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marcus256
01-12-2004, 11:41 PM
My original problem is that I want to draw a 2D section of a 3D object (e.g. drawing a 2D section of a sphere would result in a circle).

The implementation that we currently have uses two coplanar clipping planes, separated by a very small distance. Since most polygons end up perpendicular to the view plane, they are often invisible if polygon mode is set to GL_FILL. On NVIDIA cards this is easily solved by setting polygon mode to GL_LINE, since the GL driver generates new vertices and hence nice visible lines that lie in the clipping planes.

On ATI cards, however, using polygon mode GL_LINE results in sparse line segements and points. The only conclusion I can make from this is that ATI performs clipping on a per pixel level, meaning that new vertices are not generated. Is this correct behaviour wrt the GL spec? Citing the OpenGL 1.5 spec, page 50:


Polygon
clipping may cause polygon edges to be clipped, but because polygon connectivity
must be maintained, these clipped edges are connected by new edges that lie along
the clip volume’s boundary.

I take it that "polygon" here means the primitive kind (point, line or polygon), and not the polygon mode (i.e. if we use polygon mode = GL_LINE, it's still a polygon, not a set of lines).

Is the ATI implementation wrong?

Are there any other solutions for my original problem?


[This message has been edited by marcus256 (edited 01-13-2004).]

evanGLizr
01-13-2004, 11:09 AM
Originally posted by marcus256:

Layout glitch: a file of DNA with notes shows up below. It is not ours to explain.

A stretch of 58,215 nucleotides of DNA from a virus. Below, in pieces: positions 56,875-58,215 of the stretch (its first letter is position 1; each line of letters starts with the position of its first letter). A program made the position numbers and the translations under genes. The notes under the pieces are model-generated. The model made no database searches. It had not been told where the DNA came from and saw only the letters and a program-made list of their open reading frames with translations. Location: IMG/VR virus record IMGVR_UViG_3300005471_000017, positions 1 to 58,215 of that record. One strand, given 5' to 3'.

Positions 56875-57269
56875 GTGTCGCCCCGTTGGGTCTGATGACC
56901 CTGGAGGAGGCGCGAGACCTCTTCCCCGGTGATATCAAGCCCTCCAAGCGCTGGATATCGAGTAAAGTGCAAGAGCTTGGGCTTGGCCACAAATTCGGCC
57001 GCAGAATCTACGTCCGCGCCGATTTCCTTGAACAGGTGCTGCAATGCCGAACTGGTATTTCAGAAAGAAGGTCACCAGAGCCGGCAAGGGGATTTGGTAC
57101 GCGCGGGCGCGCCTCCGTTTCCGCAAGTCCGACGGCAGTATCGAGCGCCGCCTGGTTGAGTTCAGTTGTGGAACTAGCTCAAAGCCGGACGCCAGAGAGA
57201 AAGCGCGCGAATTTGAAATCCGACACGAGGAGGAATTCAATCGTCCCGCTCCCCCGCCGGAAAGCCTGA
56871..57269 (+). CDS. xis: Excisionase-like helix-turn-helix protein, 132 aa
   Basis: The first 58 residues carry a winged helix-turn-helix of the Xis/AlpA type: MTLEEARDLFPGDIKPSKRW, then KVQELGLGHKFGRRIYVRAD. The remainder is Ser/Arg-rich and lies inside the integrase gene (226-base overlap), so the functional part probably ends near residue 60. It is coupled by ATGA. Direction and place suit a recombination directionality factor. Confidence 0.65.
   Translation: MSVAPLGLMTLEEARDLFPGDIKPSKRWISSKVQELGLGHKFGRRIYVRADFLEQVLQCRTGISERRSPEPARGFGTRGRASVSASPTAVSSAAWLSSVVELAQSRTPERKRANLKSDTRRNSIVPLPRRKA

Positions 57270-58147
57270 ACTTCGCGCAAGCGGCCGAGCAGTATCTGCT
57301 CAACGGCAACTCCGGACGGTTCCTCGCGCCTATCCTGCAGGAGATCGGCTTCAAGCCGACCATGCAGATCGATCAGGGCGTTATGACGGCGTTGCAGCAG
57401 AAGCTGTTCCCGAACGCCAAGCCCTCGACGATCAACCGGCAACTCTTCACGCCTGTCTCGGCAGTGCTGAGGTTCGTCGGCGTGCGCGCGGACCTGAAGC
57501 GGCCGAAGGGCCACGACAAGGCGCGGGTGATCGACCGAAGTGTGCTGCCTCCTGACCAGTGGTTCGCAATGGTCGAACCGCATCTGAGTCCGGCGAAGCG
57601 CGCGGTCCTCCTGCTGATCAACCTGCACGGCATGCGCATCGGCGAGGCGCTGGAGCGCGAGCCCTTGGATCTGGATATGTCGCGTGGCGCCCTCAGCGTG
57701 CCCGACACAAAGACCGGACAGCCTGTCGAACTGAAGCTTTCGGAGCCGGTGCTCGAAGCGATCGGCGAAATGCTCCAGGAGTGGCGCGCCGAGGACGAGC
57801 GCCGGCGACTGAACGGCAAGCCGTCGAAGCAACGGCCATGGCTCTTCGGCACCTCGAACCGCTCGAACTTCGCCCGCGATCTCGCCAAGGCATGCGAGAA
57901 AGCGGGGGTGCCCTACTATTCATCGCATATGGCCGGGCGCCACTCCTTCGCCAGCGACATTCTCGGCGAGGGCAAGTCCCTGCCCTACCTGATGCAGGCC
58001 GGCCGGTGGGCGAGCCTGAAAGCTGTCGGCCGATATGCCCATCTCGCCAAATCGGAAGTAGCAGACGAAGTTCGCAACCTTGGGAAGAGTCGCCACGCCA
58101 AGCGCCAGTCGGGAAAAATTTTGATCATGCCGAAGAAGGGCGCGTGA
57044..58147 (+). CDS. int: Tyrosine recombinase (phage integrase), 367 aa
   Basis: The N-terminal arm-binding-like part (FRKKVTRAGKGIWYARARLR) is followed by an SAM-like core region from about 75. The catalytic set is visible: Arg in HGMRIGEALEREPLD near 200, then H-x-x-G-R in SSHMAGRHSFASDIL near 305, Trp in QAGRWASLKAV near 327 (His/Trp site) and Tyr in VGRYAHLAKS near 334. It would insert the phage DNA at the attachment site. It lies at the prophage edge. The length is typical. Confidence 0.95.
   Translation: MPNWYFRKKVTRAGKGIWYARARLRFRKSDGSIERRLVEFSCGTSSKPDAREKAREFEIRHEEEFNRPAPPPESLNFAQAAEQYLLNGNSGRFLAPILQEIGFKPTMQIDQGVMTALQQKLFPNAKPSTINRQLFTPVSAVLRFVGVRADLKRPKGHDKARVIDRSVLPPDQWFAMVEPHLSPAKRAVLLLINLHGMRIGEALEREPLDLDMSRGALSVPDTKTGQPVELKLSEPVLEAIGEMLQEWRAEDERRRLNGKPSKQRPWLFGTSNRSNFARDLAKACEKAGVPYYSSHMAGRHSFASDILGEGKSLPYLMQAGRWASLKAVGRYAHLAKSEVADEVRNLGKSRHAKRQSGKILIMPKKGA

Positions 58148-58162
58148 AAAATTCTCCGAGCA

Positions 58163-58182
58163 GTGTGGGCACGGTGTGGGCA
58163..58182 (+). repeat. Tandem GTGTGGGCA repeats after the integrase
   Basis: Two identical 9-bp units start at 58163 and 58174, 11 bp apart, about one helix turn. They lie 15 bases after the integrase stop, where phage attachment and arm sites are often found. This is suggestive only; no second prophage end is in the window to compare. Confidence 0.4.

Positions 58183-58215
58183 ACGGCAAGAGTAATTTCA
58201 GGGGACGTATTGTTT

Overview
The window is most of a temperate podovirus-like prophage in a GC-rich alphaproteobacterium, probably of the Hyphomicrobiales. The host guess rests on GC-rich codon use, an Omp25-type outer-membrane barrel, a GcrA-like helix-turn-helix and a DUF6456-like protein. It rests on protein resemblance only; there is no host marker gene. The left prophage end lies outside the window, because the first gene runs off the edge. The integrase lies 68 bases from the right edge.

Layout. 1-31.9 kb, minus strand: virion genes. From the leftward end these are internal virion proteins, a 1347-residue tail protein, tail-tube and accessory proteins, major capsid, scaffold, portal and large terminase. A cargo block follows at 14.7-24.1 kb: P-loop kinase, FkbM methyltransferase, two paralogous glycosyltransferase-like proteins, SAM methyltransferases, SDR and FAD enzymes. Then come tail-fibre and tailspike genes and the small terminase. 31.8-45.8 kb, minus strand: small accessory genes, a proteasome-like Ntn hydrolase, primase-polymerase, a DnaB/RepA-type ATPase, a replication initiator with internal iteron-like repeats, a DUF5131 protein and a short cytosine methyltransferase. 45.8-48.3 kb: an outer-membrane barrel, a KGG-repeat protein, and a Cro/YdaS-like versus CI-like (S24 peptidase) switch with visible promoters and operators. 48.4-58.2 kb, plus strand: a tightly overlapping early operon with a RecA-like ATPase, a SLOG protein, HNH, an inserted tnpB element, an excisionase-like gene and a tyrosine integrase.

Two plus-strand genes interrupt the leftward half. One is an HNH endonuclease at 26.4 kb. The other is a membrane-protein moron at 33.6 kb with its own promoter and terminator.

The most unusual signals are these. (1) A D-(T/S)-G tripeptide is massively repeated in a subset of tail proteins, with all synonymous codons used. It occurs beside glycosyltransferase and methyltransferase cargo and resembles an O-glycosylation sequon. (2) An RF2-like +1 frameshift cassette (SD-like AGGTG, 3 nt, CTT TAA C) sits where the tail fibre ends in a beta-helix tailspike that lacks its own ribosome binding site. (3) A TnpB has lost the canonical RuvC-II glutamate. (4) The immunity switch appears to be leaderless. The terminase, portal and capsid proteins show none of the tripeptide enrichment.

My original problem is that I want to draw a 2D section of a 3D object (e.g. drawing a 2D section of a sphere would result in a circle).

The implementation that we currently have uses two coplanar clipping planes, separated by a very small distance.

[...]

On ATI cards, however, using polygon mode GL_LINE results in sparse line segements and points. The only conclusion I can make from this is that ATI performs clipping on a per pixel level, meaning that new vertices are not generated. Is this correct behaviour wrt the GL spec? Citing the OpenGL 1.5 spec, page 50:

[...]

Is the ATI implementation wrong?

Are there any other solutions for my original problem?


Regarding your original problem, why don't you draw your cutting plane as a quad in the zbuffer and then render the geometry in filled mode with the depth test set to GL_EQUALS? (it's not clear to me whether you are just interested on the edges or also on the surface).

Regarding the clipping implementation, for regular frustum clipping there's something called guard-band clipping which is a larger-than cliprect rectangle so any triangle fully falling into that rectangle won't be clipped. That method prevents generating extra polygons at clipping time (diminishes vertex setup & transformation cost) at the cost of rasterising regions of the polygon you are going to discard because of falling out of the cliprect.

NVIDIA used to do per pixel clipping for user-clip planes by using texgen, a texture and alpha testing. That sounds like the behaviour you are getting, strange that it's on an ATI card, though.

Both clipping tricks are OpenGL conformant as long as
- enabling clip-planes is orthogonal with the rest of the OpenGL state, i.e. you can still access all texture stages and so on ... even if it means falling back to software rendering.
- they abide to the invariance rules for multipass rendering.

marcus256
01-13-2004, 11:23 AM
Regarding your original problem, why don't you draw your cutting plane as a quad in the zbuffer and then render the geometry in filled mode with the depth test set to GL_EQUALS? (it's not clear to me whether you are just interested on the edges or also on the surface).

That sounds like a good solution. It will probably work well with the application for which I am experiencing trouble right now. Thanks! Will see if I can fit it into the current GL wrapper.


[This message has been edited by marcus256 (edited 01-13-2004).]